If you walk in off the street to see the film you may find some of it rather odd. The film is very much a film and not a straight recounting of the tale rather it’s a meta-exercise in storytelling with two Alan Bennett’s who frequently break the fourth wall to address the audience (One Bennett is the one who lives life and the other is the one who records it). Bennett is clearly telling the story and he makes sure we are aware that portions of the film are made up as the Alan Bennett’s argue about made up sequences. (A bit toward the end had several people at the press screening rolling their eyes since they felt it came from movie and made it less real- of course they had no problem with the multiple Bennetts and breaking of the fourth wall as they were equally realistic)

Maggie Smith gives an acting masterclass. Fully inhabiting the person of Miss Shepherd it’s hard to imagine anyone else being her, even the real Miss Shepherd. One of he keys here is Smith’s use of the her eyes. Watching the film you get the sense of a whole life going on behind them. In the last half hour as when Miss Shepherd goes to the day center your heart breaks not because of anything overt but from the small facial tics that almost might be joy at the prospect of a bath or a piano. And while the weight of her words in the simple line to Bennett that it was okay to take her hand because it was clean, shattered me into a million pieces not for what was said or how but for the desperate need behind the eyes for actual human contact. Additionally one need only watch the shift in how she holds her body when being lifted into the ambulance to see the regalness beneath the filth that Bennett mentions. Watch when it happens- really watch it- and you realize it’s an ever so slight shift in her posture and altering of her eyes and expression  that nails it(It had me murmuring audibly). She doesn't seem to move but somehow she does (I think).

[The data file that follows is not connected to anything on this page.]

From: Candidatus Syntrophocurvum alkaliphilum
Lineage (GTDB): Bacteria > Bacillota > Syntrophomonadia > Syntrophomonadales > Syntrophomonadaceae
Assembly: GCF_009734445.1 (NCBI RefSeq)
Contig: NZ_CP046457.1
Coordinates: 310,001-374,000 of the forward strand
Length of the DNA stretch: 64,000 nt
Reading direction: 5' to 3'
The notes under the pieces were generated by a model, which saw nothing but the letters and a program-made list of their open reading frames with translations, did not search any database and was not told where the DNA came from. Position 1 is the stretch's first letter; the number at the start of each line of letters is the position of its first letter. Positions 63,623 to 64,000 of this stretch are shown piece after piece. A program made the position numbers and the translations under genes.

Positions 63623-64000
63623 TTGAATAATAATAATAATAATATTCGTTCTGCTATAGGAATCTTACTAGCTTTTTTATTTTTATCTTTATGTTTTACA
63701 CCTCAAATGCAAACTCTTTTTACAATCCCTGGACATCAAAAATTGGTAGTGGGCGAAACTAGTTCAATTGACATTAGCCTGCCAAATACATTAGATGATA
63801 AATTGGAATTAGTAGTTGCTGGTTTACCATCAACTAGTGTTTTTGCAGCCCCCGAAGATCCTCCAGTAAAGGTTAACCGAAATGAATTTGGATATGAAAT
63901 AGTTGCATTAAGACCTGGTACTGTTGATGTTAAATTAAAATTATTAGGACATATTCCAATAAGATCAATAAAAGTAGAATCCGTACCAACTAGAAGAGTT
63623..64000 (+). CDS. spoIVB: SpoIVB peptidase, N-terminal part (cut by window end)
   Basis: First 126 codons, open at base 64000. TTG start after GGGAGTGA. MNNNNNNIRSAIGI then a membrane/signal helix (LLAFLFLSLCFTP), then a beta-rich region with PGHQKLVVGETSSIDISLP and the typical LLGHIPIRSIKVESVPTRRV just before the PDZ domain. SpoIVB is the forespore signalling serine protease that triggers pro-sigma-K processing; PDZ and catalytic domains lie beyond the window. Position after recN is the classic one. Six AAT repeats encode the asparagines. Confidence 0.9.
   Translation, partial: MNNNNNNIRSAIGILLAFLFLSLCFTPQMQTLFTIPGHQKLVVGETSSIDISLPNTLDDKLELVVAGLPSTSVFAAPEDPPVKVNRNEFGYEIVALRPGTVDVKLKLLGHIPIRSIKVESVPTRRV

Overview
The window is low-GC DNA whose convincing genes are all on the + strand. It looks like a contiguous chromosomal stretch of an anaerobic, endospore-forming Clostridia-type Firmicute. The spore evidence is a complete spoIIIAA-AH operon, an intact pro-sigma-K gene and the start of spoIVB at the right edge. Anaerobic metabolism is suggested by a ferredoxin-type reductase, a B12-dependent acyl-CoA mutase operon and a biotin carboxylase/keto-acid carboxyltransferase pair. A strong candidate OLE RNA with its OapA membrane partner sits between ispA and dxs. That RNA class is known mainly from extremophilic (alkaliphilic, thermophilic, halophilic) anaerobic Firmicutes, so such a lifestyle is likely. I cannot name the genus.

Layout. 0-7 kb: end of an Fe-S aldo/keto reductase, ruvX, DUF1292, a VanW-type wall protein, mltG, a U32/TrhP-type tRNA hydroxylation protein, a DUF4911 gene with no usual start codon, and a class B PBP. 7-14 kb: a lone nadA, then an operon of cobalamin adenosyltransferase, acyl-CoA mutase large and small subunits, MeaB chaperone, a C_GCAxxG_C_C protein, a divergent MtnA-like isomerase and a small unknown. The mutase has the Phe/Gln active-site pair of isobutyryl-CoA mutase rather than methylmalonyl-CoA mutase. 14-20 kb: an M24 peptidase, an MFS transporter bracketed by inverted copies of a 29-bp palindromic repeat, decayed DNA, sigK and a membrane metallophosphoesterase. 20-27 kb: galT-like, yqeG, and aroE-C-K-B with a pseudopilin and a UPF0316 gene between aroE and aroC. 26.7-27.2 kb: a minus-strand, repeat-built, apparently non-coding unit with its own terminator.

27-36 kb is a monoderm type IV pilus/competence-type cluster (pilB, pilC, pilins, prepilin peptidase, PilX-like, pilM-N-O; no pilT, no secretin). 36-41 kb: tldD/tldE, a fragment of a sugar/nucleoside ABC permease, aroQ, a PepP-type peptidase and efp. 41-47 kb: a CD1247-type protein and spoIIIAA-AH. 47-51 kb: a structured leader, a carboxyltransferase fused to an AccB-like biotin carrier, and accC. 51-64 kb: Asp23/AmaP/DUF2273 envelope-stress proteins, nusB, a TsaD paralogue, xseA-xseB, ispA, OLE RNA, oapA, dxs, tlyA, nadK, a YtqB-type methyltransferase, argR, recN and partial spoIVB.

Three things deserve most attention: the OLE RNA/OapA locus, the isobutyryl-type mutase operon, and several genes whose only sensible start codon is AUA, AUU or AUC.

Smith’s performance is one of the greatest I’ve ever seen and it’s a shame that all the Oscar talk is not focusing on this tour de force by an acting pro but the workman like of young women who don’t really know what true acting it. Mark my word if Smith isn’t honored at years end with in five years people will realize the mistake.